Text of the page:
8 - Place of Justice in Plato and Farabi’s Utopia
      Hossein  Kalbasi Ashtari Parviz  Hajizadeh
      Issue 1 , Vol. 5 , Summer 2014
      Justice is the key term by which Farabi has managed to explicate the foundations of the genetic system of the world. Moreover, based on the same concept and following Plato, he has entered it into the structure of utopia and justified the system of individual ethics acc More
      Justice is the key term by which Farabi has managed to explicate the foundations of the genetic system of the world. Moreover, based on the same concept and following Plato, he has entered it into the structure of utopia and justified the system of individual ethics accordingly. Here, the writers maintain that it is only through matching the system of divine legislation to creation and using it as a model in establishing individual and social relationships that Man can attain happiness, which is the ultimate end of Plato and Farabi’s utopia. Manuscript profile

    • Open Access Article

      9 - Farabi and his Distinction between Existence and Quiddity
      Ghasem  Purhassan
      Issue 3 , Vol. 5 , Winter 2015
      One of the innovations of Farabi and Islamic philosophy is the theory of the distinction between existence and quiddity. This view was merely developed in the light of understanding the meaning of the reality of being. Islamic philosophers, particularly Farabi and Ibn S More
      One of the innovations of Farabi and Islamic philosophy is the theory of the distinction between existence and quiddity. This view was merely developed in the light of understanding the meaning of the reality of being. Islamic philosophers, particularly Farabi and Ibn Sina, because of their epistemological rupture with Greek tradition, sought to understand being differently from Aristotle and, in a way, abstained from reducing the question of being to the question of the whatness of objects. In addition to a conceptual and logical distinction, Farabi managed to develop and present an ontological distinction in the field of philosophy. Ibn Sina expanded it so vastly that some might consider this theory as one of his own philosophical achievements. After the problem of the evidence and principliality of existence, the quality of the relationship between existence and quiddity turned out to be one of the most important discussions in Islamic philosophy. At the beginning, under the influence of dividing being into necessary and possible types, Muslim philosophers tried to explain the fundamental difference between them through explaining the relationship between quiddity and existence. As a result, they considered two propositions as the basis of two interpretations of existence and the explanation of its relationship with quiddity. The theory of the synthetic nature of quiddative existents in terms of their existence and quiddity, the existence’s being superadded or accidental to quiddity, and the distinction between existence and quiddity in existents are the views that emerged in Islamic philosophy with Farabi and gradually came to the fore as the most important discussions concerning existence. Furthermore, Farabi’s discussion concerning the individuation of quiddities and the criterion for individuation, which was later accepted by all Islamic philosophers and emphasized by them, was developed under the influence of the above theories. In this paper, the writer has initially tried to provide a correct understanding of the theory of distinction through clarifying its fundamental bases. Then he has clarified its ontological and philosophical consequences and highlighted the importance of this theory in Islamic philosophy. Such an explanation necessitates an extensive investigation of Farabi’s ideas about existence, the meaning of existence, and the existence-quiddity relation. Manuscript profile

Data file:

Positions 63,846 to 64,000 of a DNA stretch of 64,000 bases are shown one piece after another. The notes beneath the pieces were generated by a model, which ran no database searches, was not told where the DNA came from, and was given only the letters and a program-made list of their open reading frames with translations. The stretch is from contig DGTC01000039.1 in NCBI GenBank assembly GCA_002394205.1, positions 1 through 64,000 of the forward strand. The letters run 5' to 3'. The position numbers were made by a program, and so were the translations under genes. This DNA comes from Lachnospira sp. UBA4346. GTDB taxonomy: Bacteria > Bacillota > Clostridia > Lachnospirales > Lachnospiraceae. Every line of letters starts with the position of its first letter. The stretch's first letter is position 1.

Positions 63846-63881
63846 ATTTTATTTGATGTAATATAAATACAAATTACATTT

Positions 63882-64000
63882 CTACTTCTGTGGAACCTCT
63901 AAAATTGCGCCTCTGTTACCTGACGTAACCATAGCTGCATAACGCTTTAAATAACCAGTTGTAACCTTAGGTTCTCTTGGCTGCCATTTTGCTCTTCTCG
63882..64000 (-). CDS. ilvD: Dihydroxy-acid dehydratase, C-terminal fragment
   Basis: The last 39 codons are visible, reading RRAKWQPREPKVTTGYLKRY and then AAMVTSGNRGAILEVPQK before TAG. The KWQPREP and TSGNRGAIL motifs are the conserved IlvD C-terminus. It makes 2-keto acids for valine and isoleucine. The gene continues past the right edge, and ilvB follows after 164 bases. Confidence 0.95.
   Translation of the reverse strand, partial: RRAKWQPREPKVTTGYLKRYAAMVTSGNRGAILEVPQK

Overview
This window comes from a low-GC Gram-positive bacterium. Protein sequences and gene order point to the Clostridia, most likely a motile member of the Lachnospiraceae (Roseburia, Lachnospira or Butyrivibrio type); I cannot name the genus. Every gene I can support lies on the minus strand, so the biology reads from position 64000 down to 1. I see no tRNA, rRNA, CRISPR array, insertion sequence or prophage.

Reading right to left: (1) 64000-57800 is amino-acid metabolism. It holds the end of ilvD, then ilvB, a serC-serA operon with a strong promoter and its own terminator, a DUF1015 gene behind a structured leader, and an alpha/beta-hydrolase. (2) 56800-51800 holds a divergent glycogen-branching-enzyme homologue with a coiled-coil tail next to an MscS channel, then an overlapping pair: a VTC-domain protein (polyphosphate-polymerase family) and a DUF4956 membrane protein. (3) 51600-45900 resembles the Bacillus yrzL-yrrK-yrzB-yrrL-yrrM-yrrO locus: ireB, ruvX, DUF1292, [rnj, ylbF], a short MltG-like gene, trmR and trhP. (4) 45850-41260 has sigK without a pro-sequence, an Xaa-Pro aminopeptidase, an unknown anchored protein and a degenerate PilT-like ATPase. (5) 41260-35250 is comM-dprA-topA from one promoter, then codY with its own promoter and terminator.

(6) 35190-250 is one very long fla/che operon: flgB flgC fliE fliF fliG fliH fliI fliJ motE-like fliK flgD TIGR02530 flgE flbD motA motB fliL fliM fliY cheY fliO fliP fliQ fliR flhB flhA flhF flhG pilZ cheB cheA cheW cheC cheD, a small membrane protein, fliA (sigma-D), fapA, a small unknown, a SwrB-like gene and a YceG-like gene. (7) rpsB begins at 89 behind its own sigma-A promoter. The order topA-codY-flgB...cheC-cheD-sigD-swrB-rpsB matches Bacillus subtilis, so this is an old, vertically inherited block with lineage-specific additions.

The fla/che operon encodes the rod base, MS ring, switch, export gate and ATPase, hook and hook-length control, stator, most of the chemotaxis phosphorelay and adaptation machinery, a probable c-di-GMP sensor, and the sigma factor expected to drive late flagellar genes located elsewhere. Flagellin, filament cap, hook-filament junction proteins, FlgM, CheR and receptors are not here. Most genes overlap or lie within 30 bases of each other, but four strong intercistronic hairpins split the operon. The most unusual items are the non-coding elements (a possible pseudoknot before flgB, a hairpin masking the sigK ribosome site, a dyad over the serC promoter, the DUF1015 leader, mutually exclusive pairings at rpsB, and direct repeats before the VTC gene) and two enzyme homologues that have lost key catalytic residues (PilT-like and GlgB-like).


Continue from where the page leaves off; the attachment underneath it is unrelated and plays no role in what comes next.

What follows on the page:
• Open Access Article

      10 - The Relationship between Ibn Sina and Peripatetic Philosophy (Historical Semantics of the Term “Peripatetic”)
      Seyyed Mohammadali  Dibaji
      Issue 3 , Vol. 6 , Winter 2016
      The term Peripatetic is used in contemporary philosophical literature to exclusively refer to the philosophical method of Aristotle, his followers, Ibn Sina, and a number of Muslim philosophers. On the other hand, Ibn Sina himself, who is considered to be the leader of More
      The term Peripatetic is used in contemporary philosophical literature to exclusively refer to the philosophical method of Aristotle, his followers, Ibn Sina, and a number of Muslim philosophers. On the other hand, Ibn Sina himself, who is considered to be the leader of Peripatetic philosophers among Muslims, has advanced certain harsh criticisms against Peripatetics and denounced them. Presently, the questions that arise in this regard are as follows: Has Ibn Sina criticized Aristotle or his followers? If his criticism of Peripatetics are not related to Aristotle, does it equally target the Greek, Alexandrian, and Roman advocates of this school and the Peripatetics of Baghdad during the Islamic Period? Can we consider his criticism of the Peripatetics to be a reason for his deviation from the Peripatetic philosophy and turning to a kind of Oriental wisdom? In the present paper, while providing a historical and semantic review of the word “Peripatetic”, the author argues that three groups of Peripatetics (friends of Lyceum, Peripatetics of the third to sixth centuries, and the friends of the House of Wisdom) can be identified in the history of philosophy. Ibn Sina criticizes all the three groups, particularly the third one. Moreover, in his view, one can remove all the defects of the Peripatetic philosophy and then define its modified version in a way that everyone not only accepts it but also pays attention to and emphasizes it. This can be a good strategy for justifying the essence of his Oriental wisdom. Manuscript profile